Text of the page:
The defendant appeals from a conviction of criminal trespass in a barbershop and burglary in a cafe. Held:
1. In respect to the offense of burglary of the cafe counsel for the defendant at the trial adduced on cross examination hearsay testimony from the proprietor to the effect that the owner of a cigarette vending machine located on the premises related tv him "there was 22 packages of cigarettes out of the machine" as to which he then made no objection, and as to which there is no ruling on admissibility. In the motion for new trial and on appeal it is insisted that the trial judge on his own motion and in the absence of objection was under a duty to act to prevent the jury from considering the testimony.
Whatever the rule in other jurisdictions, inadmissible hearsay is without probative value to support a verdict in this State. See Green's Georgia Law of Evidence, p. 501, 222. But nevertheless, also in Georgia, "from the earliest times, failure to raise a given point of evidence law at the trial has been held to waive it." Green, supra, p. 32, 12. And the "verdict will not be set aside merely because evidence without probative value was admitted, if no objection was made." Green, supra, p. 44, 14. A fortiori, where as here, the testimony at the trial was adduced by counsel for the party who now asserts error. Also, see Augusta Roofing &c. Works v. Clemmons, 97 Ga. App. 576 (1) (103 SE2d 583)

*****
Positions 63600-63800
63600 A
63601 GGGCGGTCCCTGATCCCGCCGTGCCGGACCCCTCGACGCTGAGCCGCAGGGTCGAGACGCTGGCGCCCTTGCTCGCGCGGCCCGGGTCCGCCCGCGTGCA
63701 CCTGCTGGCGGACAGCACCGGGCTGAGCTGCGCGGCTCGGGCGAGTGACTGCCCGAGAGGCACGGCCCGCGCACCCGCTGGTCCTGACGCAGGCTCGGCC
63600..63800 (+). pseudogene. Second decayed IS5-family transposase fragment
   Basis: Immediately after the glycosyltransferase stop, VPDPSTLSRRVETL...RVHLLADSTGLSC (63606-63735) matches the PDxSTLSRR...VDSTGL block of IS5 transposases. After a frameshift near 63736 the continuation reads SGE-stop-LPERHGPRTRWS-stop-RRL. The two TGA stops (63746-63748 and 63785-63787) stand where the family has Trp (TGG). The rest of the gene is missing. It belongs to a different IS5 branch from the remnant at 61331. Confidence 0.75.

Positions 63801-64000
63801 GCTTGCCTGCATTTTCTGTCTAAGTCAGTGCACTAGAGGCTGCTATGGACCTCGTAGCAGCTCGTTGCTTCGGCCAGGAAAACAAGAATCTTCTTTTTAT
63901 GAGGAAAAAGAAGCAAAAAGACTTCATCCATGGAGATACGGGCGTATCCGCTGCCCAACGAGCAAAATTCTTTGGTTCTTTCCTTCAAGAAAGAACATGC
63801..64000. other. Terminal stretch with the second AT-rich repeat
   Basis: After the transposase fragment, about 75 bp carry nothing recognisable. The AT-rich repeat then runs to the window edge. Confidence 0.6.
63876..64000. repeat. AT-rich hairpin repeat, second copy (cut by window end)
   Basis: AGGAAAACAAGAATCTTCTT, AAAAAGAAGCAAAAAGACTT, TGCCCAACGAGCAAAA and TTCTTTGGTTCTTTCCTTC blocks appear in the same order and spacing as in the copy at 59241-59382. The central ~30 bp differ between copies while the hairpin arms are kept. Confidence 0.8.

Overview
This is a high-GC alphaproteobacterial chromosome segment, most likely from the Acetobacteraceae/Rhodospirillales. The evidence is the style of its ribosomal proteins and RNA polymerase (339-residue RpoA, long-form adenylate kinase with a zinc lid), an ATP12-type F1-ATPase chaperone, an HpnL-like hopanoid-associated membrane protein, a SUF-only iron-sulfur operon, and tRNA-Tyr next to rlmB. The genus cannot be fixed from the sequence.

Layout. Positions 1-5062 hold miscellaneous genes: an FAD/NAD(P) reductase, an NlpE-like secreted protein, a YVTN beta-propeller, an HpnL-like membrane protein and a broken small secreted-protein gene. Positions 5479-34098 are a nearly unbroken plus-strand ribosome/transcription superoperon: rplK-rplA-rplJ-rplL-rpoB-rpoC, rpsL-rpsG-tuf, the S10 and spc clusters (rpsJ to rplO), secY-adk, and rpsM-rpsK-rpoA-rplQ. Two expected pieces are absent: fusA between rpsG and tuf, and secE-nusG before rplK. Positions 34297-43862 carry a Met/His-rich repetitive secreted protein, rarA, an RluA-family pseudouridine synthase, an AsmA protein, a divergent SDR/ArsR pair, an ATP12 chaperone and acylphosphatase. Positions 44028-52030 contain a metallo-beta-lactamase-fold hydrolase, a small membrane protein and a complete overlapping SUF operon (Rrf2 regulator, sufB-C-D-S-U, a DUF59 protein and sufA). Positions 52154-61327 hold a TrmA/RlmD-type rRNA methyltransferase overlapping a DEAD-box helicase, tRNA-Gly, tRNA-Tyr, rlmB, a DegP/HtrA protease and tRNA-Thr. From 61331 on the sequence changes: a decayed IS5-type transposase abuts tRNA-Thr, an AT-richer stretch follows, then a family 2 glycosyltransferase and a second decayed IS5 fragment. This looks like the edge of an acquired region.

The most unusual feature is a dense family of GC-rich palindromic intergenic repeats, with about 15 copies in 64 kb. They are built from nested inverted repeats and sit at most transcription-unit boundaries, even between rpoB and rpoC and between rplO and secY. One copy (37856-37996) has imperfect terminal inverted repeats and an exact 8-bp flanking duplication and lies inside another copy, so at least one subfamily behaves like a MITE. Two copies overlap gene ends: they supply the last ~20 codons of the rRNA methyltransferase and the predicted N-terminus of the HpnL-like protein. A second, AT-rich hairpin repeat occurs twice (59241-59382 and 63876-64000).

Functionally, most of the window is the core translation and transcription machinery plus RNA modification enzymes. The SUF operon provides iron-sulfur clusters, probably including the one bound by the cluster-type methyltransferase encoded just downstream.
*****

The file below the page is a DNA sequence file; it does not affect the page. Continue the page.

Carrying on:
2. The remaining enumeration is addressed to the sufficiency of the evidence to support an intent to steal with respect to the conviction of burglary. The cafe was not open for business, and the defendant was seen inside. There is some evidence of unlawful entry. The defendant in his statement to the jury explained his actions thusly: "I didn't know where I was. I was drinking. So the police were coming up that street and I tried to get out of the way and I saw the door open about that far and I opened it. I went in there . . . [but] I didn't break in there to steal nothing." Testimony for the State contradicts his contention that he was drinking. While there is no admissible evidence of actual theft, what is necessary to convict is an intent to steal. Intent involves a state of mind which can only be shown by inference from the circumstances, absent an admission or confession. The weight, if any, to be given to the statement of the defendant was for the jury, and the jury could choose to reject his denial of an intent to steal, and infer the requisite intent from the circumstances surrounding his entry and presence in the building.
Jack J. Gautier, District Attorney, Stephen Pace, Jr., for appellee.